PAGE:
CPR on Television
I don't know how many times I've seen CPR done on television where the patient immediately wakes without exhibiting any major outward signs of the effects caused by either the cause of the cardiac arrest or the CPR itself.
In the real world, this is very, very often not the case.
While there are some aspects of CPR as shown on television which are correctly portrayed, there are also some which are incorrect or at least inaccurate. Whether this is done for dramatic purposes or due to lack of knowledge on the subject is up for debate.
For the purposes of this answer, it will be much easier if we assume that all CPR done on television is done correctly.
A paper studying depictions of CPR in 3 different (Rescue 911, ER, Chicago Hope) American television programs states quite clearly:
The survival rates in our study are
significantly higher than the most
optimistic survival rates in the
medical literature, and the portrayal
of CPR on television may lead the
viewing public to have an unrealistic
impression of CPR and its chances for
success. Physicians discussing the use
of CPR with patients and families
should be aware of the images of CPR
depicted on television and the
misperceptions these images may
The breakdown of this study by victim is as follows:
A more recent study examined 26 episodes of Casualty, Casualty, 25 episodes of Holby City, 23 episodes of Grey's Anatomy and 14 episodes of ER screened between July 2008 and April 2009 and came to a similar conclusion.
Whilst the immediate success rate of
CPR in medical television drama does
not significantly differ from reality
the lack of depiction of poorer medium
to long term outcomes may give a
falsely high expectation to the lay
public. Equally the lay public may
perceive that the incidence and likely
success of CPR is equal across all age
Already we can see that research indicates a sharp disparity between the effectiveness of CPR in reality and on film. Survey data cited by the Robert Wood Johnson Foundation further indicates that:
The public seriously overestimates
CPR's effectiveness. A survey that
included health care workers found
that those who were over 65 years old
predicted a 59 percent survival rate
for a person treated with CPR. People
under 30 were even more optimistic,
predicting a 75 percent survival rate.
This data sheds light on the fact that the success rate of CPR may not only be misrepresented by the media but by the textbooks as well...
Even more troubling, the surveyors
found, was that those who had medical
training estimated CPR's effectiveness
at 75 percent! In an effort to
understand why this would be so, the
authors examined a standard text used
to train health care workers and found
only a brief acknowledgement that CPR
was unlikely to be effective. The
handbook that the Red Cross uses to
teach its CPR classes to the public
did not confront the issue of low CPR
success at all. source
CPR in the real world
Q: Does CPR alone revive people?
A: No. But it depends on if the person receiving it was actually in cardiac arrest to begin with. And what was wrong with him in the first place.
As we've already seen, the effectiveness of CPR (when done correctly) varies widely, even when combined with other therapies.
Despite the development of electrical
defibrillation and the more recent
implementation of lay rescuer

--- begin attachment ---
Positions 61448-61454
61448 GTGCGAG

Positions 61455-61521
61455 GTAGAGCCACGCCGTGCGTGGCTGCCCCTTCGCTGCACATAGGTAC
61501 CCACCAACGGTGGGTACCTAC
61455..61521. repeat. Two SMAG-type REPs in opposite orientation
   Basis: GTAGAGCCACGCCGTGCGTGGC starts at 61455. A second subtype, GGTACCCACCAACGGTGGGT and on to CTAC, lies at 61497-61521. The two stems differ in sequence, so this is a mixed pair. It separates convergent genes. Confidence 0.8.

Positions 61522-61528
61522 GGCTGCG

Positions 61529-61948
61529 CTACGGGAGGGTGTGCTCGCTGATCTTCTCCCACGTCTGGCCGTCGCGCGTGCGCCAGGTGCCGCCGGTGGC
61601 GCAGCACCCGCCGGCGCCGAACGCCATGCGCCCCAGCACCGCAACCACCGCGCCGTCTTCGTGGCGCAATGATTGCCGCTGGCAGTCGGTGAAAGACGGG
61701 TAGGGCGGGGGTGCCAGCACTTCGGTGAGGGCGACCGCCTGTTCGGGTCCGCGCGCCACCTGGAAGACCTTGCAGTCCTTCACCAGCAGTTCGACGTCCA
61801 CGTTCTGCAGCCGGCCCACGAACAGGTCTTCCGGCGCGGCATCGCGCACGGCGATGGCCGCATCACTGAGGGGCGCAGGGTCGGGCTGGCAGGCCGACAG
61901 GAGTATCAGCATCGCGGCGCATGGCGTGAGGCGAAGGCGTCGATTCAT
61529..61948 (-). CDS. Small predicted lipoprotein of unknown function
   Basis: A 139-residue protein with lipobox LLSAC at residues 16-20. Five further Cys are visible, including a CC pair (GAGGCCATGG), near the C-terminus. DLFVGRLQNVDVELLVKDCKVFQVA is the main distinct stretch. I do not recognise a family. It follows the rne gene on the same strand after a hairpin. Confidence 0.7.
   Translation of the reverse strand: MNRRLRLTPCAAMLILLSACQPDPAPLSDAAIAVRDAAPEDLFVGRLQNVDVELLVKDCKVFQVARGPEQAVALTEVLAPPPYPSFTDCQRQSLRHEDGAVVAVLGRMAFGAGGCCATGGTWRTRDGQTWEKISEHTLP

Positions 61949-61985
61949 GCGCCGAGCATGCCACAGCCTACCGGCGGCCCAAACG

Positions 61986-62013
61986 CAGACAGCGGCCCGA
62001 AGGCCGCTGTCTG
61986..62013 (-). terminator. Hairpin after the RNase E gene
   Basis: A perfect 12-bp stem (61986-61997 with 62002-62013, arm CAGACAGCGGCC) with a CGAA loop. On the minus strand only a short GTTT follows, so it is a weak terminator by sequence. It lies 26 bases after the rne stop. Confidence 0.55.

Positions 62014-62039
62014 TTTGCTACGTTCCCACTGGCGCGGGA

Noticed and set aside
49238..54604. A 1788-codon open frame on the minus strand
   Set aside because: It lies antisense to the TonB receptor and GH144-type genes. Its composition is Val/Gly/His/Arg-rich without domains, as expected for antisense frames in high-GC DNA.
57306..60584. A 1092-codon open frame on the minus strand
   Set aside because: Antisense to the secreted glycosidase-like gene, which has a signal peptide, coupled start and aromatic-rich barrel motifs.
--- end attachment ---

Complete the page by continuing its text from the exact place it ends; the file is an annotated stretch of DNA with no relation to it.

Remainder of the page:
defibrillation programs, the vast
majority of these victims do not leave
the hospital alive. In studies over
the past 15 years, only 1.4% of
patients with out-of-hospital arrest
in Los Angeles, Calif, survived to
hospital discharge; in Chicago, Ill,
the number was 2%, and in Detroit,
Mich, it was <1%. Conversely, a few
municipalities such as Seattle, Wash,
report much higher survival rates from
SCA—more than 15% in 1 study—which
suggests that survival rates need not
remain so low. Recent work in Europe
and elsewhere has confirmed that a
higher survival-to-hospital discharge
rate is indeed a realistic goal, with
survival rates as high as 9% reported
in Amsterdam and 21% in Maribor,
Given the innumerable causes which can lead to cardiac arrest, I obviously cannot address them all, however, there may be some instances when CPR alone can be lifesaving, or appear to the lay rescuer that it is lifesaving.
Recent revisions of standards by the American Heart Association no longer call for lay-people to perform a pulse check prior to initiating CPR if they find an unconscious victim who appears not to be breathing. So, the person receiving the CPR may not always be in cardiac arrest.
It's possible in these situations for the painful stimuli to rouse the unconscious (usually intoxicated) person in a manner similar to what is seen on tv. To the lay person and to bystanders without medical training, this would look exactly like what is pictured on tv.
Ventricular Tachycardia, Ventricular Fibrillation vs. True Asystole
The human heart requires both electrical and mechanical activity to pump blood effectively. A patient who is pulseless and not breathing may not necessarily be "flat-lined" and in certain cases, the inititation of CPR immediately may have an effect similar to that of a precordial thump(which is now reccomended in certain situations), in that the force of the impact induces an electrical stimulus which jolts the heart out of a non-perfusing rhythm.
In Ventricular Tachycardia, the heart's electrical activity looks like this, but the person will often not have a pulse (because although the heart has electrical activity and some mechanical activity as well, it is inadequate to pump blood properly):
In Ventricular Fibrillation, the heart's activity looks like this, but the person will NOT have a pulse (again, because in this rhythm, the heart is unable to effectively pump):